This post was originally shared on LinkedIn.
Note: This post represents my personal views and not necessarily those of my employer.
With all the extra programming talent that LinkedIn’s successful IPO helped to fund hiring for, you’d think these would be easy fixes, but they continue. However, complaining without offering a solution is not my style, so I include one for each — and even better news for LinkedIn, they leverage solutions already deployed elsewhere on LinkedIn!
If you agree, please join the chorus and encourage LinkedIn to remedy these:
1. Can’t search messages the way you search the rest of LinkedIn: One of LI’s best features is how you can search its millions of members by job title, company, location, etc. However, this doesn’t apply to the messages you’ve sent or received (https://www.linkedin.com/inbox/), and if you’ve been on LinkedIn a while, then you have likely many such messages. However, all you get to handle those folders is one little search box that brings up all results containing the keywords you type — so if you wanted to find all messages you sent to someone who works or worked at Microsoft, in your results you’ll also have to wade through every message that mentioned Microsoft in terms of products, stocks and many other irrelevant contexts.
Suggested solution: LinkedIn, why not just port over the search fields you’re famous for into the inbox messages, sent, archived and trash? You obviously know who sent and received each message, so applying the other fields to the search would be straightforward. And while you’re at it, since you already label each message result found as being from (inbox) Messages, Archive, and Sent, why not make that a left-column filter, analogous to the many left-column filters you have in your regular profile search?
2. Can’t search or sort your received invitations AT ALL. I purposely didn’t mention received invitations to connect in that previous item, because that’s currently handled in a much worse way: You can’t search received invitations at all. Even if you click Invitations in the left-hand column, that search box ignores those entirely. And if you receive many invitations to connect (for me, it’s in the thousands per year, thanks in large part to an increasing number of falsified profiles — a major annoyance deserving its own future post), you’d really benefit from having LinkedIn’s standard free advanced search to help prioritize these.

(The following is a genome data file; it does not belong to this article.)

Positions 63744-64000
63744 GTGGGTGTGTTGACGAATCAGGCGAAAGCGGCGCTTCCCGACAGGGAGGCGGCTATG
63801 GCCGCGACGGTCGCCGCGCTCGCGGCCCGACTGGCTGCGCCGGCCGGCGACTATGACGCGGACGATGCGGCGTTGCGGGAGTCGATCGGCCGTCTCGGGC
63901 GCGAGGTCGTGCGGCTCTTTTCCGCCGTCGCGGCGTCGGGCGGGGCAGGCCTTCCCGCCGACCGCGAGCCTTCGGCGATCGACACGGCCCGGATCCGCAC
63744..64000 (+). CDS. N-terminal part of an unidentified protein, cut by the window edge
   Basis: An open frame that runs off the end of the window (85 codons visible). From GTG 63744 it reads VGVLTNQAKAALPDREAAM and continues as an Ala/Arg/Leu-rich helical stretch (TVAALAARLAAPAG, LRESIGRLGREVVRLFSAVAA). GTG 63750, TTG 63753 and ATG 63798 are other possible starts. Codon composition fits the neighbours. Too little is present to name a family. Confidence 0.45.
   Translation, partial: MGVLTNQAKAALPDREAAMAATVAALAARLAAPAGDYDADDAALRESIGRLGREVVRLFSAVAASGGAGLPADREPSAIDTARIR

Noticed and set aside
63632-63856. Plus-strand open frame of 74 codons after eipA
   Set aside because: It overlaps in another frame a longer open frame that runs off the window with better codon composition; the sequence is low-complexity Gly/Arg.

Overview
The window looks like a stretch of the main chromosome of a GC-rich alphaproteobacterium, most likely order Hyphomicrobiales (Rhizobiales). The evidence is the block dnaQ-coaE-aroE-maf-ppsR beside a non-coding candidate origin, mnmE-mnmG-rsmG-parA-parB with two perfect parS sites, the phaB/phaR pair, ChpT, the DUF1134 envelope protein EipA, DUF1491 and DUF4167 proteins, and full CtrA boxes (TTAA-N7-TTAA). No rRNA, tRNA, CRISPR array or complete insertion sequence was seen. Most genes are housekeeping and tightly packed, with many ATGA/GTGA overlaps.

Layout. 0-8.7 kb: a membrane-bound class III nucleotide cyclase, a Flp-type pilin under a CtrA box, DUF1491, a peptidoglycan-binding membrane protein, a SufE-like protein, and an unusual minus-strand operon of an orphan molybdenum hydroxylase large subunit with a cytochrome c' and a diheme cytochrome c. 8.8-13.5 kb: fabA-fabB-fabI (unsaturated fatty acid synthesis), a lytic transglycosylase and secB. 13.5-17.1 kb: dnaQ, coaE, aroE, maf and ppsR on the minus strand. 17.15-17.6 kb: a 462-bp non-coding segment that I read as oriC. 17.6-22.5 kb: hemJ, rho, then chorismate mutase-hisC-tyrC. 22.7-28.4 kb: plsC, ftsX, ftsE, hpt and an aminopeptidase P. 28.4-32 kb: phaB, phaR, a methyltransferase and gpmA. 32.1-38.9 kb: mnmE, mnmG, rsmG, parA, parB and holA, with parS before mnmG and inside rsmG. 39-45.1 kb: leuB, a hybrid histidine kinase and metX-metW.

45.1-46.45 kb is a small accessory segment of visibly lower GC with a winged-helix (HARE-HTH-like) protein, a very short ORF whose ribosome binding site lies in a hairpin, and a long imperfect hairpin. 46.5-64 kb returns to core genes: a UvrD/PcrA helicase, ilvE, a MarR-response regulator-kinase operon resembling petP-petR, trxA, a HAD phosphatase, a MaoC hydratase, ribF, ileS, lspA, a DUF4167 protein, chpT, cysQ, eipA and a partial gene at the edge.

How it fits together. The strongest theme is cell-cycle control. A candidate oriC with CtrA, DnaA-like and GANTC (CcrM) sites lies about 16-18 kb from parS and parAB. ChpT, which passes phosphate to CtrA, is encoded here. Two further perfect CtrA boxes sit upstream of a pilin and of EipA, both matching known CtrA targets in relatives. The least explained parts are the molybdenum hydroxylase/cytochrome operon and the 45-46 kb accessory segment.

Suggested solution: If LinkedIn fixed #1, they could fix #2 at the same time: just include invitations as one of the places that the inbox search would cover.
3. The overly-casual automated salutation: Maybe it’s standard practice at LinkedIn to call everyone by their first name, whether you know them well or not, but it’s not that way everywhere else — particularly when dealing with dignitaries or those more senior than you. This annoyance was first brought to my attention by job candidates, and I can see it damaging recruiters and others, too:
You’re someone who realizes that if you simply click the blue Connect button to the right of someone’s name in LinkedIn profile search results, it sends a generic invitation-to-connect with no opportunity to customize the ubiquitous template. So to show respect (and improve your response rate), you instead visit the person’s profile, THEN click the Connect button, and now have an opportunity to modify the connection invitation up to the allowed character length limit.
However, what you won’t realize unless you view your message afterwards in your LinkedIn Sent messages folder, is that LinkedIn added the person’s first name followed by a comma and 2 line spaces before your carefully-crafted message. So, for example, your message to that university professor now starts:
Dear Professor Jones,
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Unnecessarily embarrassing, eh?LinkedIn probably intended to help lazy LinkedIn members by personalizing the message somewhat who might otherwise forget to include a salutation. While that makes sense for the click-from-search-results Connect option, if someone is going to take the time to craft a message, then LinkedIn should not automatically add anything that detracts from that message.
Suggested solution: Why not reuse functionality that’s been included for years in LinkedIn’s Recruiter product for these one-by-one messages also, which provides ultimate flexibility? Just above the Connect invitation message body, include a Salutation select menu field that has choices like Hi First Name, No Salutation, Dear First Name, Greetings First Name Last Name, etc., exactly as appears when sending inmail messages using LinkedIn Recruiter. LinkedIn can even keep “Hi First Name” as the default just as exists in Recruiter — so many connection invitation messages would go out just as they do now — but at least then people who cared could select “No Salutation” instead if they wanted to begin the message in some other way!
If you’ve experienced other annoyances on LinkedIn that don’t seem to go away, let us know in the comments, let the LI support team know (https://help.linkedin.com/app/ask) and/or use the LinkedIn feedback form (https://www.linkedin.com/lite/feedback-form).